“The key is to work with an aviation expert early in the yacht design process, so the owner’s aviation expectations and desires can be accommodated,” said Gugel. “Unfortunately, this is often overlooked, and the helicopter arrangements onboard might not support the aircraft the owner has selected. One of our services is to provide practical consulting for aircraft-yacht integration to mitigate risk. We feel this, in conjunction with our other offerings, helps provide the owner with the best aviation experience possible.”

SHADOWCAT Hodor (Photo: Clint Jenkins Photography)

About On Deck Aviation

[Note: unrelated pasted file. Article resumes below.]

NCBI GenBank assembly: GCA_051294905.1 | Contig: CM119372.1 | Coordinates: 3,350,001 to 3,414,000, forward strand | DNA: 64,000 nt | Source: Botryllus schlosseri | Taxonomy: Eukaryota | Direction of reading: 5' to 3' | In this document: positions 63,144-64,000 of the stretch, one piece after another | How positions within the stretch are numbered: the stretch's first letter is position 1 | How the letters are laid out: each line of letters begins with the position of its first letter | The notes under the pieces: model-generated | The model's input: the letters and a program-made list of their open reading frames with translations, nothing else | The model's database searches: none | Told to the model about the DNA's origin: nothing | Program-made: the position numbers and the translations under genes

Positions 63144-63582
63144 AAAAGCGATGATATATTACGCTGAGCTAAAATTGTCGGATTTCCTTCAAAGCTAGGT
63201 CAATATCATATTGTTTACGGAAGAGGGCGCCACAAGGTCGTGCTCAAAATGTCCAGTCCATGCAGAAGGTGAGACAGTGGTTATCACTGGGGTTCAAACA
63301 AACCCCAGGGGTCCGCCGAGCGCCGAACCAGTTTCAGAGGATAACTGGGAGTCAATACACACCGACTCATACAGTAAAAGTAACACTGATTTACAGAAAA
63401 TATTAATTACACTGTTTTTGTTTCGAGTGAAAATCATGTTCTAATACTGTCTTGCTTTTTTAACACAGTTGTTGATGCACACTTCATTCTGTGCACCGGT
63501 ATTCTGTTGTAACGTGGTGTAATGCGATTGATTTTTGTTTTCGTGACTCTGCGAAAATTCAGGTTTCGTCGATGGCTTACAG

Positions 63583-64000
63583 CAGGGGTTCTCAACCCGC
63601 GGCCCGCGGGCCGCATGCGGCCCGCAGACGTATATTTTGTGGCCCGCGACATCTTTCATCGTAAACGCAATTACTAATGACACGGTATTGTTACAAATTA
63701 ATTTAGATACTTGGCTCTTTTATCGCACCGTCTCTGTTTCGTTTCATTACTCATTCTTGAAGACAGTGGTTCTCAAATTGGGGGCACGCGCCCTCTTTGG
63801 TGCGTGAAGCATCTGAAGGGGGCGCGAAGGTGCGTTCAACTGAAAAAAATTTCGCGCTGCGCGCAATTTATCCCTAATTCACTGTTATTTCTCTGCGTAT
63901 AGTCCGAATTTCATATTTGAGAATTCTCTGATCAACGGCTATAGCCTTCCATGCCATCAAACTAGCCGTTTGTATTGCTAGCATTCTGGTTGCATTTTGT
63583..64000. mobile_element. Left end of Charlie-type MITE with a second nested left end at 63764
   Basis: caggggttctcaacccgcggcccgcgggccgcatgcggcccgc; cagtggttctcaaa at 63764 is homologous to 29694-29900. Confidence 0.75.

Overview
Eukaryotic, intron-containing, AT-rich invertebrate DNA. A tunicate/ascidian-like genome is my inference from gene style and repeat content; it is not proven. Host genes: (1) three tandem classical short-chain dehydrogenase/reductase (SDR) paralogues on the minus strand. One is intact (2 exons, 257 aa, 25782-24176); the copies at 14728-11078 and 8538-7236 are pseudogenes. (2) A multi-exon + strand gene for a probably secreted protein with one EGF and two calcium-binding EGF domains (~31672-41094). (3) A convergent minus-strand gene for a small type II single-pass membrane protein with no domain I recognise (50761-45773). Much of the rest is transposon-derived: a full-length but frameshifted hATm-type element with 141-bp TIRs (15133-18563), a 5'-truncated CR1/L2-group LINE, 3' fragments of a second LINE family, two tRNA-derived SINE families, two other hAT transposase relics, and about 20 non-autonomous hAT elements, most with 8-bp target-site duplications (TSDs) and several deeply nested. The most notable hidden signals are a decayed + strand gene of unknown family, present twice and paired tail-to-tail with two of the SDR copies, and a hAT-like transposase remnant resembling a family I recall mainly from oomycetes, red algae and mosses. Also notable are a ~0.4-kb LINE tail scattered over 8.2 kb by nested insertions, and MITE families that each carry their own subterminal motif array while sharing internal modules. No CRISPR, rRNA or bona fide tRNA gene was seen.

On Deck Aviation specializes in all matters related to aviation integration with yachts, aircraft acquisitions, build-out and design selections, pilot crew finding, deck and equipment outfitting and consulting for the owner’s best yacht-based aviation experience. Additionally, On Deck Aviation provides HLO training for on board operations and safety management training and integration of helicopter operations into vessel ISM. Through its affiliate company, Global Aircraft, On Deck Aviation provides the best in aircraft sales and acquisitions of both helicopters and private airplanes.